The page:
The cable posits that, “Perhaps the single dominant aspect of the Persian psyche is an overriding egoism” stemming from the “long Iranian history of instability and insecurity which put a premium on self-preservation.” The result, the cable says, is “an almost total Persian preoccupation with self and leaves little room for understanding points of view other than one’s own.”
The Aug. 13, 1979, cable came at a time of great change in Iran, and little sympathy for Americans, when Islamic revolutionaries had toppled the pro-West Shah and were consolidating their power. Militant students had already once made their way into the US Embassy in February – and been forced to leave. “Death to America” was a common slogan; US flags were increasingly burned.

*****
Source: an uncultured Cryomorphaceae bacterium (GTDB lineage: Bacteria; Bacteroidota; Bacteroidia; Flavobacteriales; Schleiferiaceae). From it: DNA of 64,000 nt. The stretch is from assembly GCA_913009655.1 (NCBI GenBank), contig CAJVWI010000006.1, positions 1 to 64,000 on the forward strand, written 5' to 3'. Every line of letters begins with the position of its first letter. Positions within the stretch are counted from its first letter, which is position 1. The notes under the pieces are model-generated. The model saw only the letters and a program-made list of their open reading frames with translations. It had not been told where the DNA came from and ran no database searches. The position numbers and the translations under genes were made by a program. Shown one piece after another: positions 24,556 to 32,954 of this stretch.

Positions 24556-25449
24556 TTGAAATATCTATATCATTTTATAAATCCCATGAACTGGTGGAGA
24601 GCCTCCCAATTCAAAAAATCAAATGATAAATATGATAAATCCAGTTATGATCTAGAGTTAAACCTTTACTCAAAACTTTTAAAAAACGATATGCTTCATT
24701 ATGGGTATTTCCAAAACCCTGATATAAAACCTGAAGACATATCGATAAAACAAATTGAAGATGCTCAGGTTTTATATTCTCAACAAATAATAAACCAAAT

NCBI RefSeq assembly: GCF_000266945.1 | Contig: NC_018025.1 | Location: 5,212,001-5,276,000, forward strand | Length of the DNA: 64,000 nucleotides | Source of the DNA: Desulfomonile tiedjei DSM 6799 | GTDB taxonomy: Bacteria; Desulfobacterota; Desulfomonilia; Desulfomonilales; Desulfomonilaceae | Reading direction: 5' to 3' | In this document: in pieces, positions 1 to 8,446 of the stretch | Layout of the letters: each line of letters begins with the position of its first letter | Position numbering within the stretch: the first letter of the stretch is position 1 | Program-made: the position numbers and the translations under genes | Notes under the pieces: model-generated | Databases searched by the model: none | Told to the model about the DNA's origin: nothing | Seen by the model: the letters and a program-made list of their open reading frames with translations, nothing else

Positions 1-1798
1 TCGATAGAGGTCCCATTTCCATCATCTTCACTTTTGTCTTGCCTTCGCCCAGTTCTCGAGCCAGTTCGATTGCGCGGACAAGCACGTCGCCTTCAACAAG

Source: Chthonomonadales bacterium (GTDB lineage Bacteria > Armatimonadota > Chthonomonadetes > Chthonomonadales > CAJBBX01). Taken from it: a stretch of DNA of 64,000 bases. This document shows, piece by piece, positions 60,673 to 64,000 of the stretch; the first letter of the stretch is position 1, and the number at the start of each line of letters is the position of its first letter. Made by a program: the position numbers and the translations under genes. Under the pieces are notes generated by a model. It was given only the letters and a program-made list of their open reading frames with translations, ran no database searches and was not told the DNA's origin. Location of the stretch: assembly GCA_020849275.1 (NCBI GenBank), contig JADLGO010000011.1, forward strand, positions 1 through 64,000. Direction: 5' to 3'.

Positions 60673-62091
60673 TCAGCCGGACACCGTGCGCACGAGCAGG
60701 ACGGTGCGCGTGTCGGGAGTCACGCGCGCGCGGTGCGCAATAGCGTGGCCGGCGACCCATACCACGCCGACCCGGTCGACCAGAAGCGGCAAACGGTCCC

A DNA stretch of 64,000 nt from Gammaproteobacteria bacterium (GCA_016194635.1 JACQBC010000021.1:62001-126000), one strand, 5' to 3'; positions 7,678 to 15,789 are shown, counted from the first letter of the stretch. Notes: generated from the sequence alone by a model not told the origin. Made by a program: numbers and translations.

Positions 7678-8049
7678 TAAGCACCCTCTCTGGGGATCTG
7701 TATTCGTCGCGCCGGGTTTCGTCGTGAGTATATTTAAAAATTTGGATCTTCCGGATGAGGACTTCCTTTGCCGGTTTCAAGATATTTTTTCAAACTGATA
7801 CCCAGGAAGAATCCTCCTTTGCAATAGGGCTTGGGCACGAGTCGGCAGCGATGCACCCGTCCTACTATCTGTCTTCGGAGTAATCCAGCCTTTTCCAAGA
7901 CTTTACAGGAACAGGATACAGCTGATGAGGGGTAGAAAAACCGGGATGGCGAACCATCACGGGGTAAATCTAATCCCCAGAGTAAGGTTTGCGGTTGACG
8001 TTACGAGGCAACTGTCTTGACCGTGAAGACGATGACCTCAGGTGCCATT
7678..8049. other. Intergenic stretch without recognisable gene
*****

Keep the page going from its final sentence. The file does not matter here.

In that troubled milieu, the cable portrays Iranians as almost impossible to deal with or even to befriend, and as acting irrationally at times with a “socalled ‘bazaar mentality’ so common among Persians, a mind-set that often ignores longer term interests in favor of immediately obtainable advantages and countenances practices that are regarded as unethical by other norms.”
More than a few Iranians might not recognize themselves in the two-page description. But among the “lessons,” the cable concludes: “Finally, one should be prepared for the threat of breakdown in negotiations at any given moment…. Given the Persian negotiator’s cultural and psychological limitations, he is going to resist the very concept of a rational (from the Western point of view) negotiating process.”